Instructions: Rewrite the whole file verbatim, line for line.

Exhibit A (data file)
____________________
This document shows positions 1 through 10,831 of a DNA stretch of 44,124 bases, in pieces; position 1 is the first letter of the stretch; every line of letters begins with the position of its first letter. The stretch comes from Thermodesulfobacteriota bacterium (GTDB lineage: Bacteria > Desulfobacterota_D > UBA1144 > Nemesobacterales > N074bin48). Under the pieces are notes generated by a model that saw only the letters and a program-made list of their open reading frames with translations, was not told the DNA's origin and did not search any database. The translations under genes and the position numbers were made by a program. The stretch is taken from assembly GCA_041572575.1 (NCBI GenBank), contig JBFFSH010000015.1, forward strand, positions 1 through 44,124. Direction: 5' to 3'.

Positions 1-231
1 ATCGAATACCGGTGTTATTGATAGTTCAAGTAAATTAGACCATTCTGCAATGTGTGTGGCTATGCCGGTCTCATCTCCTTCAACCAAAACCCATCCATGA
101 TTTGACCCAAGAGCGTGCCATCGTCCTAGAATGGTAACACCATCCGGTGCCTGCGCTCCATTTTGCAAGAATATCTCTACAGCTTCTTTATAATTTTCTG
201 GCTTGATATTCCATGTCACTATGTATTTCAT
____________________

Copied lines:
This document shows positions 1 through 10,831 of a DNA stretch of 44,124 bases, in pieces; position 1 is the first letter of the stretch; every line of letters begins with the position of its first letter. The stretch comes from Thermodesulfobacteriota bacterium (GTDB lineage: Bacteria > Desulfobacterota_D > UBA1144 > Nemesobacterales > N074bin48). Under the pieces are notes generated by a model that saw only the letters and a program-made list of their open reading frames with translations, was not told the DNA's origin and did not search any database. The translations under genes and the position numbers were made by a program. The stretch is taken from assembly GCA_041572575.1 (NCBI GenBank), contig JBFFSH010000015.1, forward strand, positions 1 through 44,124. Direction: 5' to 3'.

Positions 1-231
1 ATCGAATACCGGTGTTATTGATAGTTCAAGTAAATTAGACCATTCTGCAATGTGTGTGGCTATGCCGGTCTCATCTCCTTCAACCAAAACCCATCCATGA
101 TTTGACCCAAGAGCGTGCCATCGTCCTAGAATGGTAACACCATCCGGTGCCTGCGCTCCATTTTGCAAGAATATCTCTACAGCTTCTTTATAATTTTCTG
201 GCTTGATATTCCATGTCACTATGTATTTCAT